‘Efficient for efficiency’s sake’

Laramie Code Administration is the latest department to go under the magnifying glass in the continuing search for ways to slim down the city’s budget and increase operational efficiency.

After Code Administration Manager Jerry Hankin retired this summer, Laramie City Manager Janine Jordan said the city decided to review the department to determine whether a new manager was needed to replace Hankin or if the position could be eliminated by installing new technology and spreading the manager’s workload among the three remaining Code Administration employees.

“Any time we have a member of staff leave, we take the opportunity to make sure that department is running as efficiently as possible,” Jordan said. “We need to be efficient for efficiency’s sake, because it’s our job to be efficient — we’re spending taxpayer money. Our efficiency translates into for the efficiency for the building and development community, which saves them time and money.”

Commonly referred to as the building department, Code Administration is responsible for ensuring new buildings in Laramie meet international safety standards before being occupied, Laramie Administrative Analyst Sam Farstad said.

“Code Administration is a division that is a part of the whole development process,” Farstad said.

The department administers the International Building Code, which is developed by the International Code Council, he said. While some amendments are made locally to account for environmental factors, Farstad said Laramie makes few changes to the international standard.

While Laramie’s Unified Development Code regulates some aspects of horizontal development such as landscaping and parking requirements, the UDC is primarily enforced by the Laramie Planning Division; whereas, Code Administration deals primarily with vertical development, he explained.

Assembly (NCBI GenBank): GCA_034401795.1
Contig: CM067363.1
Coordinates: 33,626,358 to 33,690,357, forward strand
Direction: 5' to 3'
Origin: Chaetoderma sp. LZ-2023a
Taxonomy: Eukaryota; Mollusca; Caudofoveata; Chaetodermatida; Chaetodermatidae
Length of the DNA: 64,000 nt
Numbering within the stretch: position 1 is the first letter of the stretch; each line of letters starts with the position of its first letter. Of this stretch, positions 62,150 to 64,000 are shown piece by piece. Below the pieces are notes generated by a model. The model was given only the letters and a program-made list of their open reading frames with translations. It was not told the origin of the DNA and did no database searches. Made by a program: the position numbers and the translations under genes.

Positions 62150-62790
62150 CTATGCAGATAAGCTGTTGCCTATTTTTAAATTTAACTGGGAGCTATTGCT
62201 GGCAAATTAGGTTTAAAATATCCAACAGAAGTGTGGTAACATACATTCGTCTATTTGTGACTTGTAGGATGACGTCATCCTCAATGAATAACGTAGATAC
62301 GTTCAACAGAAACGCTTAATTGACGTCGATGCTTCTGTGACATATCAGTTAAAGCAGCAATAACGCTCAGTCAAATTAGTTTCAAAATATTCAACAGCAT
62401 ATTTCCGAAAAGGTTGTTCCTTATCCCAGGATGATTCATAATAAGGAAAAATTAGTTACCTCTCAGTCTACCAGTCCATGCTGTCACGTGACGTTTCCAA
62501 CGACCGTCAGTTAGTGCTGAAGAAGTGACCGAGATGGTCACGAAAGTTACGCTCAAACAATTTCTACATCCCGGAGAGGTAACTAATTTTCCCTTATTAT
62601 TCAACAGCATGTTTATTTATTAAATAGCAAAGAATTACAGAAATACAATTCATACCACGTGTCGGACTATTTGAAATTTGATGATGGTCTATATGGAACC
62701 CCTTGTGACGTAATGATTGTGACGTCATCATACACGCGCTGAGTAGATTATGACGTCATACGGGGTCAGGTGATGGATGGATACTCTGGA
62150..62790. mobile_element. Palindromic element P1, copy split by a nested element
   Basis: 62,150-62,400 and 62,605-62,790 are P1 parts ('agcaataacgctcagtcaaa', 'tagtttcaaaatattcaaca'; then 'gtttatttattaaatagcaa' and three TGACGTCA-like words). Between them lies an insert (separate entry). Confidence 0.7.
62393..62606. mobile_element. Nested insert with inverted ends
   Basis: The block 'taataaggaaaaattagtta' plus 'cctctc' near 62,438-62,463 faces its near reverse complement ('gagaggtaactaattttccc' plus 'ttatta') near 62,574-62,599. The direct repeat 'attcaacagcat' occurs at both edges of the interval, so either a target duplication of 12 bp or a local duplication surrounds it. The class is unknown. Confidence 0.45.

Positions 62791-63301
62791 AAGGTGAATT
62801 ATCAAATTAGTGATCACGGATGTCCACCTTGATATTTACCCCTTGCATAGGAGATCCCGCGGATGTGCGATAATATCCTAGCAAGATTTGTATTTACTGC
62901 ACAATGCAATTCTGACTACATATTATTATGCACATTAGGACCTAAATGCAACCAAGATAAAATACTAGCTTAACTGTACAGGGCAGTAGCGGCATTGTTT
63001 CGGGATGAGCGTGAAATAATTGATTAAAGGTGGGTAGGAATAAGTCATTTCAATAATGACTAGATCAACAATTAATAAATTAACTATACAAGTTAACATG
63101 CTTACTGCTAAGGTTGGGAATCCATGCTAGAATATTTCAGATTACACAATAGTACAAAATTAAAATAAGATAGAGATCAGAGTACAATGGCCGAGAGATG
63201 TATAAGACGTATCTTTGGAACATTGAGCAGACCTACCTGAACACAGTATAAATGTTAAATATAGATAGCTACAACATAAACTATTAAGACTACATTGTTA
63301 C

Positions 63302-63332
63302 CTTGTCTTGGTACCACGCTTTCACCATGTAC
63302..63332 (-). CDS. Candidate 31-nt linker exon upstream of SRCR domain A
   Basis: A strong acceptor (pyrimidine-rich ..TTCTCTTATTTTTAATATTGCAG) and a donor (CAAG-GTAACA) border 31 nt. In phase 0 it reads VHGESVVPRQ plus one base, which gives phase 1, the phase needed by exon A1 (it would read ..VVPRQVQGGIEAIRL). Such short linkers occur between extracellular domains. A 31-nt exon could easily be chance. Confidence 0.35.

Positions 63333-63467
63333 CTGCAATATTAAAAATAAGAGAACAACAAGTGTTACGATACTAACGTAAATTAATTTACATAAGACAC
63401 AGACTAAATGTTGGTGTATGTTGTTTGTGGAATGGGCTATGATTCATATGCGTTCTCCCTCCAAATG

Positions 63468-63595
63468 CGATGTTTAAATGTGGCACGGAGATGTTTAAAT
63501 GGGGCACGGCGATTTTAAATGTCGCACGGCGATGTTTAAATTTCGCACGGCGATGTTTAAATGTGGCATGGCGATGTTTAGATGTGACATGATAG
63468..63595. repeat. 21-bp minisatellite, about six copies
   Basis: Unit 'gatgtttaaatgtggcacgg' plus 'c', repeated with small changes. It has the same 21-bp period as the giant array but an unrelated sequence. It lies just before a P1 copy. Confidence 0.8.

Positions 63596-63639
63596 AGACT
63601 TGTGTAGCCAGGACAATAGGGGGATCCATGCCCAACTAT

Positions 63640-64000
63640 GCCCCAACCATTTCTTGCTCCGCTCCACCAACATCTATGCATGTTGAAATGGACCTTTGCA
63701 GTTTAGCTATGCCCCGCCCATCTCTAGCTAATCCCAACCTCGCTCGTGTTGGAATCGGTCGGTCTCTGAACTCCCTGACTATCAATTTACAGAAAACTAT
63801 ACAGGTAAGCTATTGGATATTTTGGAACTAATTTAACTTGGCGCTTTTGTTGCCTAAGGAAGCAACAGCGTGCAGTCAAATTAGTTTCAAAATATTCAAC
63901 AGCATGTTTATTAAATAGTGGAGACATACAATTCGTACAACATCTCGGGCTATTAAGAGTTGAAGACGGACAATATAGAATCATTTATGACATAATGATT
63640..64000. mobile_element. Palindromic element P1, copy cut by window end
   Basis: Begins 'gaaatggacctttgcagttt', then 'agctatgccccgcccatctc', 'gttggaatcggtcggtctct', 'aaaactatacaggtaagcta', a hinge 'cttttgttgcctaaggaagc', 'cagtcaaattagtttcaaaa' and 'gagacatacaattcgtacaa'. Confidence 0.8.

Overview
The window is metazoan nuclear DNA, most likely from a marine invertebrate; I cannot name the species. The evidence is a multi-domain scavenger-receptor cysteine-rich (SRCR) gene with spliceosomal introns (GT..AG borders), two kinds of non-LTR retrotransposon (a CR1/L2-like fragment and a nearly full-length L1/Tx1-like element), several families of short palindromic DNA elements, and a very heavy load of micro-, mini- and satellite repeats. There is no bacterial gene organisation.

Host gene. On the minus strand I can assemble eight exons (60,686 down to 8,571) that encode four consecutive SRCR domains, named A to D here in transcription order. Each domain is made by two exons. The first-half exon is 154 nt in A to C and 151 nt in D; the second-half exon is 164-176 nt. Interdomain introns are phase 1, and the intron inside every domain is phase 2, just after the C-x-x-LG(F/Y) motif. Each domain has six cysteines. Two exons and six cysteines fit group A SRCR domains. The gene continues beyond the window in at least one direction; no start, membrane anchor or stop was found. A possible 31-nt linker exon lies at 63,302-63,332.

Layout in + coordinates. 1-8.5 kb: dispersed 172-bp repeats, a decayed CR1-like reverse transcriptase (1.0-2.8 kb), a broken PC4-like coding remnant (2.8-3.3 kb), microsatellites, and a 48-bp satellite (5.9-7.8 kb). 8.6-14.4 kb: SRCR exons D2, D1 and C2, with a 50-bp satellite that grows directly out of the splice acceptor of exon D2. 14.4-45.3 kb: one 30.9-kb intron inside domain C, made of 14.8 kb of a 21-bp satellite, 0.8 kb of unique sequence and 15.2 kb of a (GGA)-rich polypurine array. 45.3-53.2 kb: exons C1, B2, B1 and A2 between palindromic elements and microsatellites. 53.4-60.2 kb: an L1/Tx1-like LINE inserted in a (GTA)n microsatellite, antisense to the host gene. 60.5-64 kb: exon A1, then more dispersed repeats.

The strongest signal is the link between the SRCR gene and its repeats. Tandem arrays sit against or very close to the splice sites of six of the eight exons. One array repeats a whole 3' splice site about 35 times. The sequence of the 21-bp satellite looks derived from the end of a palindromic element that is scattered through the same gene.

“The (international) codes are established and the construction methodology is developed with life safety being the core rationale,” Farstad said. “Using historical data, engineering principles with egress, access and energy, the codes serve the goal of constructing a building to not fall down, support wind and snow loads and provide entrance and exit of a building safely during an emergency.”

For the most part, Farstad said the department ensures the safety of Laramie’s new buildings through the permitting and inspection processes before issuing a certificate of occupancy. Once the certificate is obtained, the building leaves the department’s purview until a modification or remodel permit is requested, at which time the building must be brought back up to code before Code Administration can sign off on the new work.

Hankin worked in the department for decades, accruing a significant amount of institutional knowledge about building development in Laramie, so replacing him would be no easy task, Jordan said. But with advancements in technology and shared workloads, she said the city might be able to streamline the department to the point of not requiring a new manager.

While portions of the review can be done internally, Jordan said the city also reached out to the Laramie Chamber Business Alliance for input from the building community about whether the position could be eliminated.

“We had an open dialogue at a meeting with the LCBA Government Relations Committee,” Farstad said. “We talked about some of the technology opportunities we had with staff scarcity right now and what redundancies we could eliminate in the review process as well some of the industry best practices.”

One piece of technology he said could benefit the department was a shared online platform that would allow several departments to comment on the permit review process, cutting down on paperwork and the time required to approve a permit or certificate.

Moving forward, Jordan said the city could also investigate the possibility of contracting some of Hankin’s responsibilities to third parties.

No decision has been formalized about replacing Hankin yet, and she said the review is slated to continue into early 2018 as the city collects input from the LCBA and building development community.

“Our goal is always to be leaner and more efficient with the resources we have,” Jordan said. “Frankly, given the fiscal climate right now, we don’t have much of a choice.”

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